By Lucas Johnson, Associated Press
NASHVILLE, Tenn. — Faith leaders from across Tennessee gathered at the Capitol on Monday to speak out for the poor, while the governor and lawmakers consider initiatives affecting health insurance and welfare benefits.
About 15 clergy delivered 133 baskets of loaves and paper fish to the offices of each legislator and Republican Gov. Bill Haslam, urging them to accept $1.4 billion in Medicaid money if the federal government doesn’t approve an alternate plan for Medicaid expansion in Tennessee.
The clergy said the loaves and fish symbolized the story of Jesus feeding the multitude, and that the money could provide thousands with health insurance.
“We’re here today … to send a message to Gov. Haslam that if the government does not accept his alternate plan for health care here in Tennessee, then we really want him to accept the Medicaid expansion dollars,” said Kathy Chambers, one of the organizers of Clergy for Justice, a grassroots advocacy group for equality.
“We want him to take the resources and be able to multiply it like in the miracle of the loaves and fish, and be able to help Tennesseans who need health insurance desperately.”
Haslam later told reporters that he understands the group’s concern for “the least of these,” but that he also must be financially responsible.
Scott McNutt’s latest Snark Bite chews on Gov. Bill Haslam’s rejection of Medicaid expansion as opening new opportunities. An excerpt: Haslam’s refusal of the federal authorities’ offer of Medicaid expansion funds under the federal Patient Protection and Affordable Care Act was prompted by the Department of Health and Human Services’ unwillingness to accede to his demands not to have to do certain chores to receive the allowance, “even after I cried and stomped my feet,” he said. He added that Tennessee’s conservative GOP supermajority was no help in his battle over the money, because “they’re too scary to even talk to about it.”
“If Lt. Gov. Ron Ramsey even looks at me crosswise, I feel my knees begin to buckle,” he said, explaining that, because his spine is missing, staying upright was a challenge anyway.
Haslam developed his idea of turning Tennessee into a zombie factory after Ramsey and House Speaker Beth Harwell told him that refusing additional Medicaid dollars would demonstrate the marvels of a free market economy and force several Tennessee hospitals to close, leaving needy populations without health care access.
“With Tennessee’s alarming incidence of chronic killer ailments like diabetes, heart disease, cancer and obesity, these closures could balloon the state’s death rate, which made the zombie idea a no-brainer,” Haslam said. “For the fee of one voodoo priest, we can churn out thousands of walking-corpses-for-hire.”
According to Haslam, the new state law prohibiting local governments from requiring contractors to pay workers a “living wage” also means “more Tennessee workers making a nonliving wage, which means they’ll have more opportunities to become the living dead.”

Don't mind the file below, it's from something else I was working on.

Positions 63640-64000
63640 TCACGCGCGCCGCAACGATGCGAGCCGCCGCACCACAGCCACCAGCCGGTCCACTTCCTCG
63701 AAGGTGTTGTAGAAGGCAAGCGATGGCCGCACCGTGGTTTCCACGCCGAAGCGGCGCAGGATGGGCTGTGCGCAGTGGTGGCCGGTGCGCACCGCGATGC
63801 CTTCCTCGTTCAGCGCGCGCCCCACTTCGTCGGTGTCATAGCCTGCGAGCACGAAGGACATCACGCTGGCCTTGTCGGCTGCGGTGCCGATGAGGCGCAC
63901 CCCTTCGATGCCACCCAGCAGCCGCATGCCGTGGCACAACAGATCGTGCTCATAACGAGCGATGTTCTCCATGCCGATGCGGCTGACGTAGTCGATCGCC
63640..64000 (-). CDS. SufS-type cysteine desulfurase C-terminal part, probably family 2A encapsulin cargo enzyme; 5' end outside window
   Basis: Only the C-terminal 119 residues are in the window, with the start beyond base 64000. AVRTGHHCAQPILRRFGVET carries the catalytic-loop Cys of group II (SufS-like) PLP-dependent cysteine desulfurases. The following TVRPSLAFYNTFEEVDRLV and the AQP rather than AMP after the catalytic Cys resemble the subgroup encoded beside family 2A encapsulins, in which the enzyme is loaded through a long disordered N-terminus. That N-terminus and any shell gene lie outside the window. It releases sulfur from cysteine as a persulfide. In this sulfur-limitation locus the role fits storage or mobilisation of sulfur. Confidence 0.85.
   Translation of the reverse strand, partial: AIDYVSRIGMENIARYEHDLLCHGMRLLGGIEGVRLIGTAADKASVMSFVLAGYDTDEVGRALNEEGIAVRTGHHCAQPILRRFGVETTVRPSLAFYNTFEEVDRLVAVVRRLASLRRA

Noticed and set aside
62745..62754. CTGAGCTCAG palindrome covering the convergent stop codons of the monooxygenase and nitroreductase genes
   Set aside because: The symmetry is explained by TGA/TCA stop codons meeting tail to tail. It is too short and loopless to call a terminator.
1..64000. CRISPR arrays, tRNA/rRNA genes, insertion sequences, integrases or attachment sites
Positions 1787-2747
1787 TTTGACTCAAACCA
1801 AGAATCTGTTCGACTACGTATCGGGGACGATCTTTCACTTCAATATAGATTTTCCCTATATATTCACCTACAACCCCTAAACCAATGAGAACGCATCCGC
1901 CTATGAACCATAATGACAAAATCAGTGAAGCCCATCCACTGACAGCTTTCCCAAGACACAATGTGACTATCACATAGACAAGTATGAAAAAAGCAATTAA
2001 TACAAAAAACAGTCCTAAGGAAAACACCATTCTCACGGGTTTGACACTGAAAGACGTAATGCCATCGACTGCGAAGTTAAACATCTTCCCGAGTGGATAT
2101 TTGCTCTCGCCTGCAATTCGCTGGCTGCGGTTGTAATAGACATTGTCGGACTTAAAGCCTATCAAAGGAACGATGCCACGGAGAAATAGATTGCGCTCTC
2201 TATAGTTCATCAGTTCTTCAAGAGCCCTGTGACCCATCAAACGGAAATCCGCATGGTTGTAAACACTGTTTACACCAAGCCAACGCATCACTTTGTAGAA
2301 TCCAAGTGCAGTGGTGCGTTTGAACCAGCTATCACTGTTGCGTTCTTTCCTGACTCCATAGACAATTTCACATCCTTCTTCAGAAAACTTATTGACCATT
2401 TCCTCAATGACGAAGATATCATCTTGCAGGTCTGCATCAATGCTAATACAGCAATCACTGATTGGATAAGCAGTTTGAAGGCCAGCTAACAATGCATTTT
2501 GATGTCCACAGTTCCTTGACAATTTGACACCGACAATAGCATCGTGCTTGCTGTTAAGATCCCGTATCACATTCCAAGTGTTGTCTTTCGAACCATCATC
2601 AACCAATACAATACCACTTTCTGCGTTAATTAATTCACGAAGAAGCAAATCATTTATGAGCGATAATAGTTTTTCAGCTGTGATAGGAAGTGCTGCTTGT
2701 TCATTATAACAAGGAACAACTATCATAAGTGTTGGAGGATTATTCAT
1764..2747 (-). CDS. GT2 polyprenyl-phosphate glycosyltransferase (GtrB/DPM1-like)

Tennesseans should view adversities like scant wages, illness and lack of insurance as opportunities for pursuing a career in zombiism, the governor counseled.
“Even if you’re jobless and on death’s door, you can still find employment as a zombie, because the undead are in high demand right now,” the Knoxville native said.
— Note: In case you missed it — as I did last week — see also McNutt’s bite into the Muslim sink mop matter.
NASHVILLE, Tenn. (AP) — Gov. Bill Haslam said Tuesday that his ongoing pursuit of a special deal for Medicaid expansion in Tennessee is no “fool’s errand” and that an arrangement could still be struck at any time.
The Republican governor said he remains in negotiations with the federal government over his proposal to use $1.4 billion in Medicaid money available under the federal health care overhaul to pay for private coverage for uninsured Tennesseans.
“This wasn’t just a ‘I’ll throw this up as a way to get out of it,'” Haslam told reporters. “I always thought this was a real possibility. But I’m also not ignorant of the fact that what we’re trying to do is not the easiest thing in the world. ”
Haslam said he has been in discussions with health care providers about ways to decrease coverage costs to the point where the savings would defray the increased costs to the state once the federal government stops paying the entire cost of Medicaid expansion after the first three years.
The failure to reach a deal earlier caused Haslam to exclude the Medicaid expansion money from his budget proposal this year. That decision was met with glee by Republicans in the state, who are largely hostile to President Barack Obama’s signature health care law.
But Haslam said that call wasn’t the end of the story.
“Some folks will say, well, ‘You’re off on this quest that really is a fool’s errand because there’s no way you’ll work this out,'” Haslam said. “My argument would be this really is a once-in-a-lifetime chance to do this, and shame on us if we don’t take this chance to do it.”